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  • Welcome to the new site. Here's a thread about the update where you can post your feedback, ask questions or spot those nasty bugs!

Diagonal

Not sure if I prefer the B&W or the color version. You decide!
Hi Jake,

As usual, I prefer the color version, because I'm a color shooter myself. It brings a subtle addition to the image, realism (instead of another abstraction).

Our 2-dimensional images are already an abstraction of reality, the composition/lighting and focusing choices made by the photographers add to the abstraction, and going to black and white is IMHO too much. Some might even stop caling it Photography.

By allowing the colors to come through, we're a bit closer to reality, yet remain puzzled (perhaps even more!) about the subject. That's what I like in an image, that it gets the viewer emotionally involved somehow.

Cheers,
Bart
 

Asher Kelman

OPF Owner/Editor-in-Chief
Not sure if I prefer the B&W or the color version. You decide!







Black and white pictures are the substance of what we see with just the form, gestures, texture and shading but no rudeness of modern colors to force our emotions to erupt like a "Jack in the Box"! Natural colors, however, have much more genteelness than industrial dyes. They can be utterly indispensable for getting the full worth of an image.

Here, the slight addition of color makes the drops more real and adds interest. I wouldn't remove that as the image dies.

Asher
 
The lighting, I love it, Don! It creates mood. The light seems to come from the upper right and has a golden glow. But then there's a lot of yellow-golden lichen that might be giving that effect by itself? Where, when, and what time of day was this taken?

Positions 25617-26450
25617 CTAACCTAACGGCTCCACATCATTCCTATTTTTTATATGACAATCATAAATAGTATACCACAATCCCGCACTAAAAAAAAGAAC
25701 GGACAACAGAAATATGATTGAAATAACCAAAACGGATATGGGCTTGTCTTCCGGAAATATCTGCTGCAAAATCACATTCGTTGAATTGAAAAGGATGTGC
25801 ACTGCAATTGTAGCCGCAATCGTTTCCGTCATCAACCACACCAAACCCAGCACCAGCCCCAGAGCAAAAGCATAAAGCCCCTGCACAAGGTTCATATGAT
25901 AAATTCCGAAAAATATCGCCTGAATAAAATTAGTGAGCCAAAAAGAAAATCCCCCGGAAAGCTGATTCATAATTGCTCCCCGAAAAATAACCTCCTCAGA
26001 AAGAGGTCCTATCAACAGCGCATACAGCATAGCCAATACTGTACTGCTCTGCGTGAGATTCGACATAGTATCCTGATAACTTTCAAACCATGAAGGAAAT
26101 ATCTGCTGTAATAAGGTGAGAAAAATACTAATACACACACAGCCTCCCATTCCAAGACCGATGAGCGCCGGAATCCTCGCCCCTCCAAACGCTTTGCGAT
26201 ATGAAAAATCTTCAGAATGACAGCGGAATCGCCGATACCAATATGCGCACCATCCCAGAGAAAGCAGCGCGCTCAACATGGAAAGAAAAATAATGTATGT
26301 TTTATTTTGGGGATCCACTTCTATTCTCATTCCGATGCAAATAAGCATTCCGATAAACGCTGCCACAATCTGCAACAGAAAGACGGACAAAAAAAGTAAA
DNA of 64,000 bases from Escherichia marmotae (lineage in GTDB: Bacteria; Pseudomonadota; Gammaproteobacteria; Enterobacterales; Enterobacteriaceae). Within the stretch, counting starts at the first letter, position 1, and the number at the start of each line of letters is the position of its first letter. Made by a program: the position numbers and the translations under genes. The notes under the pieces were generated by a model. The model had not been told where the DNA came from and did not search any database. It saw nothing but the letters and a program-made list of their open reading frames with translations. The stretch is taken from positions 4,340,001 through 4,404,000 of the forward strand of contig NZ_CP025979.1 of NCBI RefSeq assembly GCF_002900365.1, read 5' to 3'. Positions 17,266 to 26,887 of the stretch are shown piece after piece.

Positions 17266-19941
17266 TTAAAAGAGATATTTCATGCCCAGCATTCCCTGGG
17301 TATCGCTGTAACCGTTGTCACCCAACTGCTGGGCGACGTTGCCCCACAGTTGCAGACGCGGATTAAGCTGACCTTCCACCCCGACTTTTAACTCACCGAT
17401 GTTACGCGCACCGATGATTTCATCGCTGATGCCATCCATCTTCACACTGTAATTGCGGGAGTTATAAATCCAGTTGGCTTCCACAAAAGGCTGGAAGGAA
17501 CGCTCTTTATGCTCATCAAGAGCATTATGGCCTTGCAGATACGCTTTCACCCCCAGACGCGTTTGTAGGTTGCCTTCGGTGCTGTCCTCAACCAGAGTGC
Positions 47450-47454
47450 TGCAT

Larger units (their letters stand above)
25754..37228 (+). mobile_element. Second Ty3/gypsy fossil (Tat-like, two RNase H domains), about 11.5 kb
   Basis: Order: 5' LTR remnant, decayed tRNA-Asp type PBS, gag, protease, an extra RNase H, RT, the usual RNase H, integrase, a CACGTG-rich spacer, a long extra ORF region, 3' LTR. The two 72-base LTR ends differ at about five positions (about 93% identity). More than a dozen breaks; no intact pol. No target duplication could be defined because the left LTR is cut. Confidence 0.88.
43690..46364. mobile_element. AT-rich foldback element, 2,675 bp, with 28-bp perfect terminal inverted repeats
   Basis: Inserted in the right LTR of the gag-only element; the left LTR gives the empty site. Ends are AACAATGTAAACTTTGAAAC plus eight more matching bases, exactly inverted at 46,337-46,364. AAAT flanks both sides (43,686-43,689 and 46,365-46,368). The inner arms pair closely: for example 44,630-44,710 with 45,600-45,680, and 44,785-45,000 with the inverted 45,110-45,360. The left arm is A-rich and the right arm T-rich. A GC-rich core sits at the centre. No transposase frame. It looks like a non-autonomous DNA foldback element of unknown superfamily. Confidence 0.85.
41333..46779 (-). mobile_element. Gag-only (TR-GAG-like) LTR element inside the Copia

Asher
Thanks, Asher . It is a Yucca filamentosa plant and I took it late in the afternoon around 4:30 or so back in Jan a few years back hiking in the Mountain Bridge Wilderness area of upstate SC .
Don
 

Michael Nagel

Active member
Jérôme - thank you.

Asher - thanks.

I saw the panels for the first time. I will ask the next time I go there...

Best regards,
Michael
 

Asher Kelman

OPF Owner/Editor-in-Chief
With the light rapidly fading, I saw the sky, (though the window), with a diagonal jet trail vanishing while I was in a conversation on the landline phone, and anchored by the cord, LOL! So I got some grabshots with my 24mm TSE. Doing MF is tough with one hand! Some layer mathematics to please my eye!




Asher Kelman: Half November Sky

Cheers!

Asher
 
This (rare around here) Western Tanager showed up outside my kitchen door...ran for my camera, quietly stepped out and got several images. The diagonals are pure happenstance.


 

Asher Kelman

OPF Owner/Editor-in-Chief
The Arctic Dimension:

The Arktikum, Rovaniemi, Finland




A Crawling Reindeer


I'm surprised that both of these have a long monster coming towards us, the first from in front of us, the second from the right. The first seems from a modern but deceased dinosaur, while paradoxically, the second seems ancient but alive!

Asher
 

Asher Kelman

OPF Owner/Editor-in-Chief
Jake,

This one I'd have expected to see flipped left to right. Here, however, the cloud descends or recedes to the distance.





The line is unusual and impressive. When you convert to B&W, do you desaturate or do you assign colors to greys? ask that, as I am wondering whether you have looked at the option of the horizontals in the foreground in greater contrast, one to the other.

Asher
 

jake klein

New member
Jake,

This one I'd have expected to see flipped left to right. Here, however, the cloud descends.





The line is unusual and impressive. I wonder whether you have looked at the horizontals in the foreground as to whether they might like to be in greater contrast, one to the other. when you convert to B&W, do you desaturate or do you assign colors to greys?

Asher

I've also thought of revisiting this one a few times. I'm pretty sure not much post work went into that one at all. I convert to b&w in CS5 with the black and white tab. Then I adjust individual color sliders.
 
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